Methods Data from the Finnish cohorts of the Seven Countries Study were used. The baseline examination was in 1959 and seven re-examinations were carried out at approximately 5-year intervals. Cohorts were followed up for mortality until the end of 2011. Time-dependent Cox models with regular time-updated risk factors, time-dependent averages of risk factors and latest changes in risk factors, using smoothing splines to discover nonlinear effects, were used to analyse the predictive effect of risk factors for CVD mortality.

Results A model using cumulative risk factors, modelled as the individual-level averages of several risk factor measurements over time, predicted CVD mortality better than a model using the most recent measurement information. This difference seemed to be most prominent for systolic blood pressure. U-shaped effects of the original predictors can be explained by partitioning a risk factor effect between the recent level and the change trajectory. The change in body mass index predicted the risk although body mass index itself did not.

Conclusions The lifetime accumulation of risk factors and the observed changes in risk factor levels over time are strong predictors of CVD mortality. It is important to investigate different ways of using the longitudinal risk factor measurements to take full advantage of them.


Background The aetiology of ischaemic heart disease (IHD) is complex and is influenced by a spectrum of environmental factors and susceptibility genes. Traditional statistical modelling considers such factors to act independently in an additive manner. The Patient Rule-Induction Method (PRIM) is a multi-model building strategy for evaluating risk attributable to context-dependent gene and environmental effects.

Methods PRIM was applied to 9073 participants from the prospective Copenhagen City Heart Study (CCHS). Gender-specific cumulative incidences were estimated for subgroups defined by categories of age, smoking, hypertension, diabetes, body mass index, total cholesterol, high-density lipoprotein cholesterol and triglycerides and by 94 single nucleotide variants (SNVs).Cumulative incidences for subgroups were validated using an independently ascertained sample of 58 240 participants from the Copenhagen General Population Study (CGPS).

Results In the CCHS the overall cumulative incidences were 0.17 in women and 0.21 in men. PRIM identified six and four mutually exclusive subgroups in women and men, respectively, with cumulative incidences of IHD ranging from 0.02 to 0.34. Cumulative incidences of IHD generated by PRIM in the CCHS were validated in four of the six subgroups of women and two of the four subgroups of men in the CGPS.

Conclusions PRIM identified high-risk subgroups characterized by specific contexts of selected values of traditional risk factors and genetic variants. These subgroups were validated in an independently ascertained cohort study. Thus, a multi-model strategy may identify groups of individuals with substantially higher risk of IHD than the overall risk for the general population.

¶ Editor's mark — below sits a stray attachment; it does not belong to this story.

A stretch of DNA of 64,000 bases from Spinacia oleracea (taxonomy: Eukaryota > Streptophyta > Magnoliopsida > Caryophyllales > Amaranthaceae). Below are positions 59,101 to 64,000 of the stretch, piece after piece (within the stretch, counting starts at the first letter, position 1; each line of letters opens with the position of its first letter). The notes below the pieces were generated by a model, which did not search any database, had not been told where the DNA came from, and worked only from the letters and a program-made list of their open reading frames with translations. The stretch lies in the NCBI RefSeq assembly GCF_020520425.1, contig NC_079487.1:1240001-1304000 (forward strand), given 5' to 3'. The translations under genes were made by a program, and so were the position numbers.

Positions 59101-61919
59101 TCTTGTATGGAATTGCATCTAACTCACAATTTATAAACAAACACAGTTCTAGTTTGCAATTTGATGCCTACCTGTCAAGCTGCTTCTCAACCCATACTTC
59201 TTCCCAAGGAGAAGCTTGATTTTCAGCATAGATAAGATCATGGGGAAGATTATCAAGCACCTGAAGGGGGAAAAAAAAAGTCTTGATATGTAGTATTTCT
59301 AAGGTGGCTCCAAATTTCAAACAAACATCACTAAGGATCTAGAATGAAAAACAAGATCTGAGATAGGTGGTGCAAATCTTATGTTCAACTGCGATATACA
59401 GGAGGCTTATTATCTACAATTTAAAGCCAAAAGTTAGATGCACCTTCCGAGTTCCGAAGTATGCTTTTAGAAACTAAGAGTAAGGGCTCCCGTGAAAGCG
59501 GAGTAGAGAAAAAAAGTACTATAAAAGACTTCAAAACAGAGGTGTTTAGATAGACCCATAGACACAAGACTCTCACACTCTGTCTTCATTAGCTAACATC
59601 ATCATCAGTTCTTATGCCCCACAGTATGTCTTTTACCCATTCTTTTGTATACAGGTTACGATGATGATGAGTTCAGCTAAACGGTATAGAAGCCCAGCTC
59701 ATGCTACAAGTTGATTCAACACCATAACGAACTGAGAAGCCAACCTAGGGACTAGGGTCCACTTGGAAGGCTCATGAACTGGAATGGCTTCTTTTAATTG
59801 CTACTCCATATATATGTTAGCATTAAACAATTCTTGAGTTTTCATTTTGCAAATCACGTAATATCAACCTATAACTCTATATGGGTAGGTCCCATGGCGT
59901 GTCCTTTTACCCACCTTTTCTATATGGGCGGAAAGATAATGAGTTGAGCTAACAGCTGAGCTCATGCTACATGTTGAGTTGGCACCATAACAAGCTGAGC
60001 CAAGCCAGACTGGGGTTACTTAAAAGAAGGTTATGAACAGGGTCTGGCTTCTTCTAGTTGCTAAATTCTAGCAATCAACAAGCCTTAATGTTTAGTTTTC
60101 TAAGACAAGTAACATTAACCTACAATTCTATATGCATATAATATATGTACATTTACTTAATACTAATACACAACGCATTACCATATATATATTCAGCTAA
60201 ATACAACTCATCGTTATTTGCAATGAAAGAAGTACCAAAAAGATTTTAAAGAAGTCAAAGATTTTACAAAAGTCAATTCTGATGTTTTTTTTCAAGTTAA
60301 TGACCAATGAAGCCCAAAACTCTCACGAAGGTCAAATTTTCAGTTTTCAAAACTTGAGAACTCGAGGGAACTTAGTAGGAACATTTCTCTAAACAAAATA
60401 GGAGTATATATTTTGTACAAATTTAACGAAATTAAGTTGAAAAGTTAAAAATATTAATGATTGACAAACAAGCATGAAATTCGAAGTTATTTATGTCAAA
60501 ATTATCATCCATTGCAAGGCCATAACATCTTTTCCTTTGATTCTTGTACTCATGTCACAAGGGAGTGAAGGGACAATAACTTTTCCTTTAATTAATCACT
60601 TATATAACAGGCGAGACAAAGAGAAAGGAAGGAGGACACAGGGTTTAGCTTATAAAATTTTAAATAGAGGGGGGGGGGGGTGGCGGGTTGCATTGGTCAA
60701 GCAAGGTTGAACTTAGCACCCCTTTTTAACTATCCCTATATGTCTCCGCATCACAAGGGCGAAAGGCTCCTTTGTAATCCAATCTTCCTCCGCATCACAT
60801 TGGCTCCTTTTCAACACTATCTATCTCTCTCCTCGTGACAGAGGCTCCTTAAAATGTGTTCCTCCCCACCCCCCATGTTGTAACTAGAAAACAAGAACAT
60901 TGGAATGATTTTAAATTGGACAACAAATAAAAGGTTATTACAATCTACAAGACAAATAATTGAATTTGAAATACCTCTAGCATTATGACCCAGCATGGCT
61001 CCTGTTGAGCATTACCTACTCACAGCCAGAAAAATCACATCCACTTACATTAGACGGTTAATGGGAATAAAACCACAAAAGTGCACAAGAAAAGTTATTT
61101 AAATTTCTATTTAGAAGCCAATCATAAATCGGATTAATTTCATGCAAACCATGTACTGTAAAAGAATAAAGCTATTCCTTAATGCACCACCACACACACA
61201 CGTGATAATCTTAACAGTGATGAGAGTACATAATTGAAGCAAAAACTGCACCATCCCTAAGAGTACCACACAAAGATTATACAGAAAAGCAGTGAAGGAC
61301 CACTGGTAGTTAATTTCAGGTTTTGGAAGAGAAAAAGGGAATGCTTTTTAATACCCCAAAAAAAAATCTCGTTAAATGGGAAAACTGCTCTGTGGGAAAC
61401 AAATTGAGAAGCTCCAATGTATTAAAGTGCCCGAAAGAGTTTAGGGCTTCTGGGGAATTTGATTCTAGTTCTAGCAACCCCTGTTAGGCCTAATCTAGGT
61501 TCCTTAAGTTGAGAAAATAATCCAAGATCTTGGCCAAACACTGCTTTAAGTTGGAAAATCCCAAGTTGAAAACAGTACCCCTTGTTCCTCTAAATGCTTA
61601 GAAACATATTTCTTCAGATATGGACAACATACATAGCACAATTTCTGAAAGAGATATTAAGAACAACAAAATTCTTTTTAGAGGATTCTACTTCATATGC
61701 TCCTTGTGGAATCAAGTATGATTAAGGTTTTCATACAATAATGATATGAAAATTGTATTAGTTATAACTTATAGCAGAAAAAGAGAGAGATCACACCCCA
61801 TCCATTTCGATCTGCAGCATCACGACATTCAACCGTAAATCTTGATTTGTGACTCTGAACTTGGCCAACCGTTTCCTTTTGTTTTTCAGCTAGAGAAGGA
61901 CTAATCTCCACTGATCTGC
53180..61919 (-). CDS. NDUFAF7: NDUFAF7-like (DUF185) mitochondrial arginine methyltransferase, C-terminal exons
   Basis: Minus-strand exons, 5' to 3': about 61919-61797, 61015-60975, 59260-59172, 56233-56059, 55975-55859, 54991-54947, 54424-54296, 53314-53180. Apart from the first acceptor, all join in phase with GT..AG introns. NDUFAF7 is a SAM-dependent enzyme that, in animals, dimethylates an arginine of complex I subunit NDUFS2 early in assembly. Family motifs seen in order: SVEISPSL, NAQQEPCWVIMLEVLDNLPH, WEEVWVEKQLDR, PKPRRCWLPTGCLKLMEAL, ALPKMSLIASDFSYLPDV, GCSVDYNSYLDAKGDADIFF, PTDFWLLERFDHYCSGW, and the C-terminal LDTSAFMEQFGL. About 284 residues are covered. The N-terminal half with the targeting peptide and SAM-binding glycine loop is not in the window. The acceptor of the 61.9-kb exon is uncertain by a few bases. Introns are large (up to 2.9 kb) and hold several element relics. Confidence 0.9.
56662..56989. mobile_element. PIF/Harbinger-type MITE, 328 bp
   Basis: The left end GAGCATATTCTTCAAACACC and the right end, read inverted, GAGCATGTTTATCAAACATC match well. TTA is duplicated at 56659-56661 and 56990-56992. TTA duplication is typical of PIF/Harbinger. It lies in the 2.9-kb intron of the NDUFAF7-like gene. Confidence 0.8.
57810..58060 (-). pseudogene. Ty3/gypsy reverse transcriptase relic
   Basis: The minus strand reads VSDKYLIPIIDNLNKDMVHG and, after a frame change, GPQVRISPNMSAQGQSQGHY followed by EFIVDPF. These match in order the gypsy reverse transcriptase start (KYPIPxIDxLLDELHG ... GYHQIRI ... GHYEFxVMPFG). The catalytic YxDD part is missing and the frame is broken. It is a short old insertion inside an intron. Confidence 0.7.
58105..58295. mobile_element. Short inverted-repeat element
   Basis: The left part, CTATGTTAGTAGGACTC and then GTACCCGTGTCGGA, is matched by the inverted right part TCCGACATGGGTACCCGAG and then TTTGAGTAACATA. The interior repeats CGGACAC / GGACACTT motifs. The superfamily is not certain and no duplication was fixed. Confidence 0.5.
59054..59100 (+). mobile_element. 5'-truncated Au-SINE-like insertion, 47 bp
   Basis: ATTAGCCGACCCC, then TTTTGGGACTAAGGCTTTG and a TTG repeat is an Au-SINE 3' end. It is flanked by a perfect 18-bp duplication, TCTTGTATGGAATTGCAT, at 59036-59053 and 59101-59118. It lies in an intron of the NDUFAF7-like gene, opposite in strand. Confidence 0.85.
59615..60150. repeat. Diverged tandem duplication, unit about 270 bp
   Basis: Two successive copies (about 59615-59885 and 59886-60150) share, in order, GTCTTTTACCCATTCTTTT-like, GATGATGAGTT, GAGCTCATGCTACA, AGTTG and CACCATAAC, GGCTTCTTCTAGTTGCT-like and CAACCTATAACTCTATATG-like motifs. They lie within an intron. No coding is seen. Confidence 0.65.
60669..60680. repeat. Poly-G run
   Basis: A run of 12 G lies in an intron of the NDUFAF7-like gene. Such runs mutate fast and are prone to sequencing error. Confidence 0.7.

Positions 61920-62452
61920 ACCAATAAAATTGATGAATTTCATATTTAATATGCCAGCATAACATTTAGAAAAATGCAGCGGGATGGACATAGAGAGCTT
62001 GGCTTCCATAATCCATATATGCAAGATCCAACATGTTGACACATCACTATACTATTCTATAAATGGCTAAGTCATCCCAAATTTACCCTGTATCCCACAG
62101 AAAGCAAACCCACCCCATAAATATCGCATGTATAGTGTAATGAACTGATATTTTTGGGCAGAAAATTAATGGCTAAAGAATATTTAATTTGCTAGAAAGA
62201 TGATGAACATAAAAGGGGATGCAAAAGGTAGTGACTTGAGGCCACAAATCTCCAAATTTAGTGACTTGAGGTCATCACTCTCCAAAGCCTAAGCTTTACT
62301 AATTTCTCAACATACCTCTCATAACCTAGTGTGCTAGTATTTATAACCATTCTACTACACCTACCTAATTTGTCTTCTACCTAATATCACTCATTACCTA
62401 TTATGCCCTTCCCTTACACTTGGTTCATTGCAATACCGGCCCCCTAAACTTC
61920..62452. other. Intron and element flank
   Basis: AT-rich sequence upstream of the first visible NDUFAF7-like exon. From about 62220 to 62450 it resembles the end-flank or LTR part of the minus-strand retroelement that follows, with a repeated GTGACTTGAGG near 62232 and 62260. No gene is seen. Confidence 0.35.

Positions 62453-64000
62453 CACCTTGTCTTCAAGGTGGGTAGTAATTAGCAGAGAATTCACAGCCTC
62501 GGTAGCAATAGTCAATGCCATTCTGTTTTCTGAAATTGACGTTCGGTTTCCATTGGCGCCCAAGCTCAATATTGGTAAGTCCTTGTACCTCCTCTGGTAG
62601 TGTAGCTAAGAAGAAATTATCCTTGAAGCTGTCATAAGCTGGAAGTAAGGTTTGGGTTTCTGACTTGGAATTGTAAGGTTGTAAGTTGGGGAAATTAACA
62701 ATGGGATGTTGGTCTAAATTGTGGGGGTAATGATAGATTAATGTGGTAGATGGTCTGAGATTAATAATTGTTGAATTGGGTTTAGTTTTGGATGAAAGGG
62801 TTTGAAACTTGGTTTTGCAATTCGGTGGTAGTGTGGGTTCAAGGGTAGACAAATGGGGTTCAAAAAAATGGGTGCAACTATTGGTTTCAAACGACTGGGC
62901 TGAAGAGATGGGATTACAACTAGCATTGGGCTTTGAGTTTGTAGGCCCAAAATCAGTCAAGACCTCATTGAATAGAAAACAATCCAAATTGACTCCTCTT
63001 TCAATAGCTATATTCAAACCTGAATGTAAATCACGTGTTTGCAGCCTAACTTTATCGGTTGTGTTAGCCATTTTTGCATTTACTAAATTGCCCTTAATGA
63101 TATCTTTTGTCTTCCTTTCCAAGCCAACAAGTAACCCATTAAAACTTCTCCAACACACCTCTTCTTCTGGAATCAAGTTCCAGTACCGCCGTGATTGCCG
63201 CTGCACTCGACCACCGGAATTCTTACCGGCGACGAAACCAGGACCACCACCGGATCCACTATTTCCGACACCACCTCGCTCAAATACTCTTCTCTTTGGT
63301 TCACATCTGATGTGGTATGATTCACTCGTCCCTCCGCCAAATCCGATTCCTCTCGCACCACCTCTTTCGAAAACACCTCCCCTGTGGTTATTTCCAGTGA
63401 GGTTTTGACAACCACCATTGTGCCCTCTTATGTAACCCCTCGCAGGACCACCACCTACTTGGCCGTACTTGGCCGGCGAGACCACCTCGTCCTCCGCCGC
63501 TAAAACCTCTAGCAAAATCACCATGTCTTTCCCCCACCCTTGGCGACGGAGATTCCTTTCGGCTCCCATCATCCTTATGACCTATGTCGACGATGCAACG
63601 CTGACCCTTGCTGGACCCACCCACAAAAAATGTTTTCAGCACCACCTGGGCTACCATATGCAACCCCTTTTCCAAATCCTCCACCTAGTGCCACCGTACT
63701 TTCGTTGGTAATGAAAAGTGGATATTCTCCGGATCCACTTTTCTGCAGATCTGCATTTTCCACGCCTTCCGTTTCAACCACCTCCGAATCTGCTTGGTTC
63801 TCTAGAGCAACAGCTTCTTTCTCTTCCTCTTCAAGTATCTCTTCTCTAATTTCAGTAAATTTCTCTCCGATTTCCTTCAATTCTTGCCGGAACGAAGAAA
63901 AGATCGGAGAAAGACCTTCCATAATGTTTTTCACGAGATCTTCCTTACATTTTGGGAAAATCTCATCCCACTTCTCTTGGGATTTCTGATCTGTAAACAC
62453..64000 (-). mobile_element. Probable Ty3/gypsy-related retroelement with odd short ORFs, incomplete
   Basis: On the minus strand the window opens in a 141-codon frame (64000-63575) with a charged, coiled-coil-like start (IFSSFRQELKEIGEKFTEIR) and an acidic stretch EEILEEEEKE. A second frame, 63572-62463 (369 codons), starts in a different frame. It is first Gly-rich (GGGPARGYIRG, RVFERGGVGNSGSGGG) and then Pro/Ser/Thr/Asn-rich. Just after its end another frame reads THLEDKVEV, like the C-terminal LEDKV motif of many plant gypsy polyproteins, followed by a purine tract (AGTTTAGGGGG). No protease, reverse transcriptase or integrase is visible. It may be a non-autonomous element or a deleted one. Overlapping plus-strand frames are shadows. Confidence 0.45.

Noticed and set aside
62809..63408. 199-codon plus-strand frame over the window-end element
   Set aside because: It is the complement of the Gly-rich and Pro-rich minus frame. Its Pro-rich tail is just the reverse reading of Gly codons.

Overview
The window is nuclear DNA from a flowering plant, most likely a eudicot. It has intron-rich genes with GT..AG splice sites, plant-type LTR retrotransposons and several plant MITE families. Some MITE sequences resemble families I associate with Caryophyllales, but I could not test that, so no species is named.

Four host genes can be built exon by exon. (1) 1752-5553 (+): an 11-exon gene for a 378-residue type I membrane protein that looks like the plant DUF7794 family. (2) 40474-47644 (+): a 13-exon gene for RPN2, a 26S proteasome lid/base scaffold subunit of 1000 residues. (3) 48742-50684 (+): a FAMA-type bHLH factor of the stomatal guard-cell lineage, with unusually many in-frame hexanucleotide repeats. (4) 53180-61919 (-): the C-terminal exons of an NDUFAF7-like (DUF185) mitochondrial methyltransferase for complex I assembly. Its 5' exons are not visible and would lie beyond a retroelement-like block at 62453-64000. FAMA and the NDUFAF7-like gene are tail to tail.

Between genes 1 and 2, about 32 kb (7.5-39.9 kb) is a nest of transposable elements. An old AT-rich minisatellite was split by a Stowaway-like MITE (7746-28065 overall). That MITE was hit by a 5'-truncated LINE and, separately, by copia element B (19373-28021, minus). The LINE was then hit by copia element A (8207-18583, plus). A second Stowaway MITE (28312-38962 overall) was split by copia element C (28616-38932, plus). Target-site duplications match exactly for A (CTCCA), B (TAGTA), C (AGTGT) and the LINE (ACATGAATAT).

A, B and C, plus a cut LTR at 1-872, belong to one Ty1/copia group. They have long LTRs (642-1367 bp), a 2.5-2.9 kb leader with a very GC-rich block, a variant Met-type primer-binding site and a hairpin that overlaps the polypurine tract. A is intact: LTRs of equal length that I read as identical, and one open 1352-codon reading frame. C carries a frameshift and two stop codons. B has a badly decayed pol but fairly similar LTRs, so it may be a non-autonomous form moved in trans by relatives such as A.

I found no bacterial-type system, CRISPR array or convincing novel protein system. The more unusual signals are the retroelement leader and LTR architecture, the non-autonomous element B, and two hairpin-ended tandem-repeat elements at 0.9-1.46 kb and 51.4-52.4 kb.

Background It is not known how smoking affects the initial presentation of a wide range of chronic and acute cardiovascular diseases (CVDs), nor the extent to which associations are heterogeneous. We estimated the lifetime cumulative incidence of 12 CVD presentations, and examined associations with smoking and smoking cessation.

Methods Cohort study of 1.93 million people aged ≥30years, with no history of CVD, in 1997–2010. Individuals were drawn from linked electronic health records in England, covering primary care, hospitalizations, myocardial infarction (MI) registry and cause-specific mortality (the CALIBER programme).

Results During 11.6 million person-years of follow-up, 114 859 people had an initial non-fatal or fatal CVD presentation. By age 90 years, current vs never smokers’ lifetime risks varied from 0.4% vs 0.2% for subarachnoid haemorrhage (SAH), to 8.9% vs 2.6% for peripheral arterial disease (PAD). Current smoking showed no association with cardiac arrest or sudden cardiac death [hazard ratio (HR) = 1.04, 95% confidence interval (CI) 0.91–1.19).The strength of association differed markedly according to disease type: stable angina (HR = 1.08, 95% CI 1.01–1.15),transient ischaemic attack (HR = 1.41, 95% CI 1.28-1.55), unstable angina (HR = 1.54, 95% CI 1.38–1.72), intracerebral haemorrhage (HR = 1.61, 95% CI 1.37–1.89), heart failure (HR = 1.62, 95% CI 1.47–1.79), ischaemic stroke (HR = 1.90, 95% CI 1.72–2.10), MI (HR = 2.32, 95% CI 2.20–2.45), SAH (HR = 2.70, 95% CI 2.27–3.21), PAD (HR = 5.16, 95% CI 4.80–5.54) and abdominal aortic aneurysm (AAA) (HR = 5.18, 95% CI 4.61–5.82). Population-attributable fractions were lower for women than men for unheralded coronary death, ischaemic stroke, PAD and AAA. Ten years after quitting smoking, the risks of PAD, AAA (in men) and unheralded coronary death remained increased (HR = 1.36, 1.47 and 2.74, respectively).

Conclusions The heterogeneous associations of smoking with different CVD presentations suggests different underlying mechanisms and have important implications for research, clinical screening and risk prediction.